April 10, 2007 4:00 AM PDT

No end in sight to hacking of 'WoW' accounts

A correction was made to this story. Read below for details.

If you're a World of Warcraft player using Windows, beware.

For months, hackers--most likely in China and Russia, according to security watchers--have been surreptitiously installing keylogging software on WoW players' Windows computers, hijacking their accounts and selling off their often valuable in-game assets.

And the problem doesn't show any signs of going away.

The gangs perpetrating the hacking are "incredibly active, and it's a good exploit," said Roger Thompson, CTO of security software developer Exploit Prevention Labs. "It's probably a conservative estimate to say that there's tens of thousands of victims."

The exploit works when unsuspecting WoW players visit any number of Web sites infected by the hackers with keylogging software. When the players visit the sites--which are often unrelated to WoW, but that players frequent, Thompson said--the software is quietly installed on their computers, allowing the hackers to spy on keystrokes and steal players' WoW passwords.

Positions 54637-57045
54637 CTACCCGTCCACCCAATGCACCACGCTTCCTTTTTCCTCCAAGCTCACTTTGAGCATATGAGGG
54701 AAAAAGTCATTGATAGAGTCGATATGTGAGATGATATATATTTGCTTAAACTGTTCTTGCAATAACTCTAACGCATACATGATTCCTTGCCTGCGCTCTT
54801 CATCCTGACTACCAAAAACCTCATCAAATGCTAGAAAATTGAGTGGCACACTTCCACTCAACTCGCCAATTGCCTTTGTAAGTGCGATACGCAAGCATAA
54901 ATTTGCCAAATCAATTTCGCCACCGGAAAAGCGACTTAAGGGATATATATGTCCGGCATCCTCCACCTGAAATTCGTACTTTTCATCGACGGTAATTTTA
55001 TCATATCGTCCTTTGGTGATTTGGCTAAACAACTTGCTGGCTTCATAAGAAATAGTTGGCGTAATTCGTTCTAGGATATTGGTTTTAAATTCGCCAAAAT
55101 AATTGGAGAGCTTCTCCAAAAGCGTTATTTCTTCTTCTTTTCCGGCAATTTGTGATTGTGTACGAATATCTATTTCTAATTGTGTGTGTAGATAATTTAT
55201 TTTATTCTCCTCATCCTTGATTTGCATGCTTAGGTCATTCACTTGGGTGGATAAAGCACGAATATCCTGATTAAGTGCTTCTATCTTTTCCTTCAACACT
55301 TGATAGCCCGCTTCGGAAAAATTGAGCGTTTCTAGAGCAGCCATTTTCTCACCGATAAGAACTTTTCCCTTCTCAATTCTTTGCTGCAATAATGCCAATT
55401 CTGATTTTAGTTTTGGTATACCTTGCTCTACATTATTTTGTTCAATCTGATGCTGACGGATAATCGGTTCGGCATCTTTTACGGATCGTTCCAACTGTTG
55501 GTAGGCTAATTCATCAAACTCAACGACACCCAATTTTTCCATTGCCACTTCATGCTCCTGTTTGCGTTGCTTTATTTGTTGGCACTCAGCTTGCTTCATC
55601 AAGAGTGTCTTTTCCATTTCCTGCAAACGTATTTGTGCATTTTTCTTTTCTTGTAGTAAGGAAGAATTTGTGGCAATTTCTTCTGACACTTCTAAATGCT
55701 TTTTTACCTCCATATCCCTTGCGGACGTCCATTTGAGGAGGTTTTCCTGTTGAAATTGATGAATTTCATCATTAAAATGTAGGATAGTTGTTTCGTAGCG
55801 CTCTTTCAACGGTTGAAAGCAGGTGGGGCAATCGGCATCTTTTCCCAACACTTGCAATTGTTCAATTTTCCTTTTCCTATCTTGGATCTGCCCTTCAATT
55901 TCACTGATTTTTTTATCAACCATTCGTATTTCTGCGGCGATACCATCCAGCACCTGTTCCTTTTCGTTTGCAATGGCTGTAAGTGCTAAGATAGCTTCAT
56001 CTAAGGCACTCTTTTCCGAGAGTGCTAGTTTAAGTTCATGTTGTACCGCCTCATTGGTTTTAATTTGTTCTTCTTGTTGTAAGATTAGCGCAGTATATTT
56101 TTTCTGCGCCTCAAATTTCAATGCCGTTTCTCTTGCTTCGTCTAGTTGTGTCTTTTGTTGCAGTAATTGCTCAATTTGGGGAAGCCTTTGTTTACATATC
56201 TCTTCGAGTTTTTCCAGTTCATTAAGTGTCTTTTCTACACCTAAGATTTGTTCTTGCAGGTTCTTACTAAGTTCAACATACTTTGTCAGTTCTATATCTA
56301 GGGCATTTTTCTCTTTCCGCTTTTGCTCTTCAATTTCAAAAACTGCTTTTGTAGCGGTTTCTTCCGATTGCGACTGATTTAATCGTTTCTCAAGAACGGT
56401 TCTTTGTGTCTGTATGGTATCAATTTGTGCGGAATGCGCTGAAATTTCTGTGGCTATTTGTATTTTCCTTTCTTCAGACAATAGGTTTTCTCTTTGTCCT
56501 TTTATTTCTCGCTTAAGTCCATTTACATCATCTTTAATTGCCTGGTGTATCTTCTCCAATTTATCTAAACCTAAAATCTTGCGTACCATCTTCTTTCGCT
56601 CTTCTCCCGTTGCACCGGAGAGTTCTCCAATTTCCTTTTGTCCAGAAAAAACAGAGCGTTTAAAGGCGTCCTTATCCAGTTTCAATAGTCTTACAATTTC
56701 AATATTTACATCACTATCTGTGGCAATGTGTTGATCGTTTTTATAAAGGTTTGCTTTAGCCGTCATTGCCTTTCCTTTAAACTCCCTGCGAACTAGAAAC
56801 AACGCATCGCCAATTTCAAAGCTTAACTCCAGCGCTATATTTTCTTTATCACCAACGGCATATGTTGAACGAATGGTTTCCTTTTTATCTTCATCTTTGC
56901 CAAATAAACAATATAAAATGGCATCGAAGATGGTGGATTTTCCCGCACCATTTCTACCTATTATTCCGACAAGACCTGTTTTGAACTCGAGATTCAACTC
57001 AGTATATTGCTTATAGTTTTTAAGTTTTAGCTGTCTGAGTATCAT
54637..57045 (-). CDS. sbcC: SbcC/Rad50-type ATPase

While the software could easily be used to hack into players' accounts in almost any online game, there's no evidence the victims are anybody but players of WoW.

"It's only a matter of what they want to do," Thompson said of the hackers' choice to attack only WoW accounts. "The guys working out how to do it are WoW players. We're pretty sure we know who (most of them) are: a couple of Chinese college students, and it turns out they're interested in WoW."